The Income Shares Model makes several presumptions in order to calculate monthly child support obligations. The model assumes that the total amount of child support should, for the most part, provide the same level of spending on each child as would occur if both parents and the children were living together. In order to do this, each parent is required to provide a proportionate amount of financial support to the child.
The family court will take the following steps to calculate child support:
- Determine the duration that child support will have to be paid. There is a big difference between paying child support for a child who is a toddler and one who is 16.
- Calculate the gross income of each parent
- Factor in adjustments to the gross income of each parent for things such as child support payments for children from other relationships, alimony and other forms of “spousal maintenance”
- Determine the adjusted gross income
- Calculate a “basic” child support obligation
- Factor in any special costs such as private school, health insurance, specialized medical care, and other special needs to determine a “total” child support obligation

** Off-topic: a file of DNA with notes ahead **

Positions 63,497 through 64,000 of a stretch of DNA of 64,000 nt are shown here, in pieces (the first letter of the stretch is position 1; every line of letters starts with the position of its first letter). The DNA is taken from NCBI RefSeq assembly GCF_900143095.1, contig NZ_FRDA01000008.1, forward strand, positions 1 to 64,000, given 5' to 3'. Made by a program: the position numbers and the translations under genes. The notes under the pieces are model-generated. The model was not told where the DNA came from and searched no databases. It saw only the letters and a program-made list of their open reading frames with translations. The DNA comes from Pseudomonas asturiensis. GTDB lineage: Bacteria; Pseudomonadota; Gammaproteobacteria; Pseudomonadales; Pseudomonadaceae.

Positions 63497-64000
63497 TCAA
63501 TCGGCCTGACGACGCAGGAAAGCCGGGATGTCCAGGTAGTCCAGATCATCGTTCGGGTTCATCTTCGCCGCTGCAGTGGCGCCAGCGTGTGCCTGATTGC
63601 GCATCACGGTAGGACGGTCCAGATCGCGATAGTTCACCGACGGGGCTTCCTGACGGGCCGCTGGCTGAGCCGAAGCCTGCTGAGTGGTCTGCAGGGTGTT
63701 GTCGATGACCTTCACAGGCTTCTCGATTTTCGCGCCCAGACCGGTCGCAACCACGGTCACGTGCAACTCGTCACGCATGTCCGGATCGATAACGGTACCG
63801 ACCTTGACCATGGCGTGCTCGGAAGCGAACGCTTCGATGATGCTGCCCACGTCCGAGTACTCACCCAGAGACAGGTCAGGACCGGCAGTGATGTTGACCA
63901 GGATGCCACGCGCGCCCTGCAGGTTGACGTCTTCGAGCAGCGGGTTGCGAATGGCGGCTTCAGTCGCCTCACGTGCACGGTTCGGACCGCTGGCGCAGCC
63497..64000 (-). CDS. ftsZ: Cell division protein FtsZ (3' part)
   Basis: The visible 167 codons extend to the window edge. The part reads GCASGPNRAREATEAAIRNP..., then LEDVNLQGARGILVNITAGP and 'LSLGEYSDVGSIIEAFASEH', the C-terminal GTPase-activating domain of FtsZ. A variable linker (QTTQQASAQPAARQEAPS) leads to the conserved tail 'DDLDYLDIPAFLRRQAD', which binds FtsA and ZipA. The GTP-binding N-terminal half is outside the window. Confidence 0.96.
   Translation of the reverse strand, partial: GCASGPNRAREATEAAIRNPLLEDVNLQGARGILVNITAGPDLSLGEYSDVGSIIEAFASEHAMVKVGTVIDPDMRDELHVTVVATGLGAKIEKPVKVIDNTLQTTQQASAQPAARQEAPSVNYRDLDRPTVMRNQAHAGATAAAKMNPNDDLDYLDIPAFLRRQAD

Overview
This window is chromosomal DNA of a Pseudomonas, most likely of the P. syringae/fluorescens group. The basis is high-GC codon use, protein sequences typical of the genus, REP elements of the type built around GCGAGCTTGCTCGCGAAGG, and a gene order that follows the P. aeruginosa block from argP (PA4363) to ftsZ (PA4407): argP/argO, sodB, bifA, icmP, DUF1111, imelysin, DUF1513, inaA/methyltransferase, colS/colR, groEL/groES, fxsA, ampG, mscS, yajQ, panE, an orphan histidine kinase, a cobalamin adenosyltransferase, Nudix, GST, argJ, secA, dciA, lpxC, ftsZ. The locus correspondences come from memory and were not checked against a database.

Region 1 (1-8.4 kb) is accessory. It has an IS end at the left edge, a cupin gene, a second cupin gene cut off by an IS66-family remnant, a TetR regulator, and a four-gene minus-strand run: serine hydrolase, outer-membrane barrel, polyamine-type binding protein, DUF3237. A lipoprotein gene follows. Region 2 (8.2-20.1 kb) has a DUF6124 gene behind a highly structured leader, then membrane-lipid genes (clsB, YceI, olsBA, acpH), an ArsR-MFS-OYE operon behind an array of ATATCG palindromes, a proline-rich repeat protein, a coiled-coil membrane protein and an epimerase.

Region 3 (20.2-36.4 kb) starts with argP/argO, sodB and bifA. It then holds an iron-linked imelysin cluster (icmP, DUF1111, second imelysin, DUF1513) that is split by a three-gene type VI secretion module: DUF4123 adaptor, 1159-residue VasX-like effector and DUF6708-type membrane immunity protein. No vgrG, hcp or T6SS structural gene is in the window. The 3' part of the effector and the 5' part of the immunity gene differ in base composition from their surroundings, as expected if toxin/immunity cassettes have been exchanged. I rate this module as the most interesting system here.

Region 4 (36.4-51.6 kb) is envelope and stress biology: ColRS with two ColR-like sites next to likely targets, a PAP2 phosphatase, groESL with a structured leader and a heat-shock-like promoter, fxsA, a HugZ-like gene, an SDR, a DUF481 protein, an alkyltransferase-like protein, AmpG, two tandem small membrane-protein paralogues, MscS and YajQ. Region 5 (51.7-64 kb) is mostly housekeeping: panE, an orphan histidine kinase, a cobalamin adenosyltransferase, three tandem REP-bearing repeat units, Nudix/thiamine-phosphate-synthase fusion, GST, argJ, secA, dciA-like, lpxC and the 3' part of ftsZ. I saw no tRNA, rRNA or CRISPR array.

The State of Arizona provides several child support calculators that you can use to get a general idea of how much you will owe. However, those tools are very general and an attorney with experience in complicated family matters can help you calculate those obligations in light of any recent changes in the law or child support enforcement.
What if I was never married to the other parent?
In most cases, child support orders will be decided when the parents are filing for and carrying out their divorce. However, an increasing number of Arizonans are having children out of wedlock. In these cases, you will be filing for child support independently of any other legal proceedings. Once the application for support has been filed, the process for unmarried applicants is the same as it is for couples who are simultaneously getting divorced.
What if my ex is not making their child support payments?
If you are in a situation where the other parent is not paying their obligated amounts, it is understandable that you will be frustrated and stressed because you will be absorbing all of those costs to care for your children. A family law attorney can help you pursue those funds and pursue a claim with Arizona’s Division of Child Support Enforcement. There are numerous options available to make the other party pay their child support obligations, including:
- Suspension of their driver’s license
- Having their employer withhold funds from their paycheck
- Securing liens against their personal and real property
- Having their arrearage show up in background checks for employment or applications for other benefits
Whether you are receiving child support or paying it, it is in your best interest to have the guidance of an experienced family attorney. Your children deserve nothing less than everything that is owed to them and your attorney should be a passionate advocate for those rights. Call attorney Judd Nemiro for a consultation!